AS a young concerned voter, I've been troubled that, according to government projections, Social Security is scheduled to become insolvent early in the next century. I was relieved to see the reform of Social Security recently join the top issues on the national agenda. But I relaxed too soon; the campaign debate over Social Security lacks substance.
I decided to compare the presidential candidates on this issue. Repeatedly, I contacted the campaign headquarters of all of the presidential candidates and requested they send me their positions on, and proposals for, Social Security and other entitlement programs. At that point, the leading contenders for our highest office were President Clinton, Sen. Bob Dole, Pat Buchanan, and Steve Forbes. Not one had a specific proposal for heading off this entitlement-program disaster.
Of the four, only Mr. Clinton bothered to respond to my inquiry, and he with rhetoric. Clinton states, "...adjustments should be made in the same way we have done in the past: through serious, bipartisan efforts that put politics to the side and allow all parties to focus on the long-term changes that best preserve the viability of the Trust Fund for generations to come." At least he responded.
I learned of the other candidates' positions by scouring the newspapers. Senator Dole told a young man who feared that the Social Security system would run out of money before he retired, "Well, I heard that a long time ago, and we fixed Social Security in 1983." Dole now says he opposes any future benefit cuts or tax hikes.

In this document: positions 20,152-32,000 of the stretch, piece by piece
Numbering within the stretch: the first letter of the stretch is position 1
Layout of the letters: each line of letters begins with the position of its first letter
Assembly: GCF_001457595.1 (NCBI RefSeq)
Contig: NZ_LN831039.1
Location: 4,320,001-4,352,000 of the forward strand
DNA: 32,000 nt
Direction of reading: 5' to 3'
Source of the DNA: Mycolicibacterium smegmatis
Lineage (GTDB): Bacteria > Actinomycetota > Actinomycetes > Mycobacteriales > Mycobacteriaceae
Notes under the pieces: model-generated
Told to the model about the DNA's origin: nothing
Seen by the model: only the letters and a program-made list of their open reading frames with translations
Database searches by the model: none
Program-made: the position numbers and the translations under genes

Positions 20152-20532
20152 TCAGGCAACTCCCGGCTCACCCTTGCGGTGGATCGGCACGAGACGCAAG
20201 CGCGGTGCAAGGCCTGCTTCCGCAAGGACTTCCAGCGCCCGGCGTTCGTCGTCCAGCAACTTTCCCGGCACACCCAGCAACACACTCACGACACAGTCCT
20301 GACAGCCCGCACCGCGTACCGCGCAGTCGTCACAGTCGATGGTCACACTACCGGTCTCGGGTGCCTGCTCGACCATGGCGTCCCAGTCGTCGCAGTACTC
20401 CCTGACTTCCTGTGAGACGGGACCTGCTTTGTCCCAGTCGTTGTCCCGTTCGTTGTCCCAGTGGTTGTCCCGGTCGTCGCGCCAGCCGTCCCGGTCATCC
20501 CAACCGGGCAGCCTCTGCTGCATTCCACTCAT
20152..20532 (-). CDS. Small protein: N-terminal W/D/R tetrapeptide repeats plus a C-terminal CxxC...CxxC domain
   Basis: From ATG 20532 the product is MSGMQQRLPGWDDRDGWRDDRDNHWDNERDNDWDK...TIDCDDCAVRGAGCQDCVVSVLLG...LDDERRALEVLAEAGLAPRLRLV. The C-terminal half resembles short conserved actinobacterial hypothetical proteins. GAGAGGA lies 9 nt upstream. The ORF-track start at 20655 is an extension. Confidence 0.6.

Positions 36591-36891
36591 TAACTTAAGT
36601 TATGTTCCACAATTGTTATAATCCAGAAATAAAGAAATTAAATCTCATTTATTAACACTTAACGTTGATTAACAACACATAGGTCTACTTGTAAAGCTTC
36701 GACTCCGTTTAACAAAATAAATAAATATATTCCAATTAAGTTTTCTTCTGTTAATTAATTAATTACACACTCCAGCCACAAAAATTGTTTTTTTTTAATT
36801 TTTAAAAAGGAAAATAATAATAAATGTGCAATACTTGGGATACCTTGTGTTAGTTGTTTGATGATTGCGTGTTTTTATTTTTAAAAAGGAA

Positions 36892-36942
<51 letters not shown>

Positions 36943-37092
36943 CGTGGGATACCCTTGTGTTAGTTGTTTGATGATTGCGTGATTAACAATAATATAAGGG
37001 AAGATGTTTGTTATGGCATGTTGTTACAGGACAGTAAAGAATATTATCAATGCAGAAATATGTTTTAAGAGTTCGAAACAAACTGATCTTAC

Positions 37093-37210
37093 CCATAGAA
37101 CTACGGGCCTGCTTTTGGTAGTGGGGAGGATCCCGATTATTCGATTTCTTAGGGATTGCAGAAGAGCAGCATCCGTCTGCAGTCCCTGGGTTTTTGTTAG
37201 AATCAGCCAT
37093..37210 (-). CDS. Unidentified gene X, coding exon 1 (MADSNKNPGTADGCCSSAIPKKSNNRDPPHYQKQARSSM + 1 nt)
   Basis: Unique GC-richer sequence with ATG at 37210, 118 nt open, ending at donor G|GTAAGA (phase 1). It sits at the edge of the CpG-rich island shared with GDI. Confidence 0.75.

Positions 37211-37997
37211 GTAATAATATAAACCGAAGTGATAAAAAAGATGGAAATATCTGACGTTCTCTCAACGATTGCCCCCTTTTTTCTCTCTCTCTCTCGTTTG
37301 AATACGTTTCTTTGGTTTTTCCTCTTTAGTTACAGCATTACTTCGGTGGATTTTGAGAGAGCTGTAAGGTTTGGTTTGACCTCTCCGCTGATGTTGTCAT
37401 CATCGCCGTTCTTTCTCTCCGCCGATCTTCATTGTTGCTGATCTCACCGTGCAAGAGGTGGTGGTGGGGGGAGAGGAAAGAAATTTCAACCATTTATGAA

Mr. Forbes was touting the privatization of Social Security for young adults, though he admitted that he hadn't worked out the details. And Mr. Buchanan merely promises that he will never raise payroll taxes.
Unfortunately, the crux of the Social Security crisis is not being addressed. Since the initiation of Social Security, America's demographics have changed greatly. We are a larger nation, we live longer, and the ratio of workers to pensioners has decreased significantly. In 1950 there were 16 workers paying taxes for every retiree collecting benefits. Now there are three. And as the baby boomers leave the work force, that number will drop to two - an impossible burden at the current rate of tax and benefits.
Social Security is a pay-as-you-go system - each year's benefits are paid out of taxes collected from workers that year. Currently, the system is running a surplus. Investing the surplus in Treasury bonds allows the federal government to borrow that money to finance other projects. When the surplus expires in about 20 years, however, and the bonds are redeemed, the government will have to dramatically raise taxes, slash nonpension spending, and borrow money from the general public in order to pay, all of which will greatly increase interest rates and inflationary pressure. Hence, the upcoming bankruptcy of the Social Security system.
But there is hope. The Bipartisan Commission on Entitlement and Tax Reform produced a number of credible options for reforming the Social Security system, such as raising the retirement age, reducing cost-of-living increases, and allowing workers to invest some of their FICA contributions privately. And recently, a federal advisory panel announced plans to recommend investing a portion of payroll contributions in the stock market.
Unfortunately, no presidential candidate has yet been willing to tackle this issue. Equally daunting is the difficulty of obtaining important political information. After more than two weeks of repeated calling and requests, and after lengthy interrogations by campaign staffs regarding the information I wanted, only one politician bothered to respond to me. As a last resort, I took a lengthy cruise around the candidates' Web pages (sites on the Internet's World Wide Web), but found mostly pretty designs and colors - and little information. The candidates are willing to ask for my vote, but apparently they are not willing to give me information in exchange.
Tinkering will no longer be a solution - the Social Security system needs a complete overhaul. We can't cut benefits low enough or raise taxes high enough to prevent a complete collapse of the system. The solution must come from the candidates running in the 1996 election. If it doesn't, the American public will be paying the price for years to come.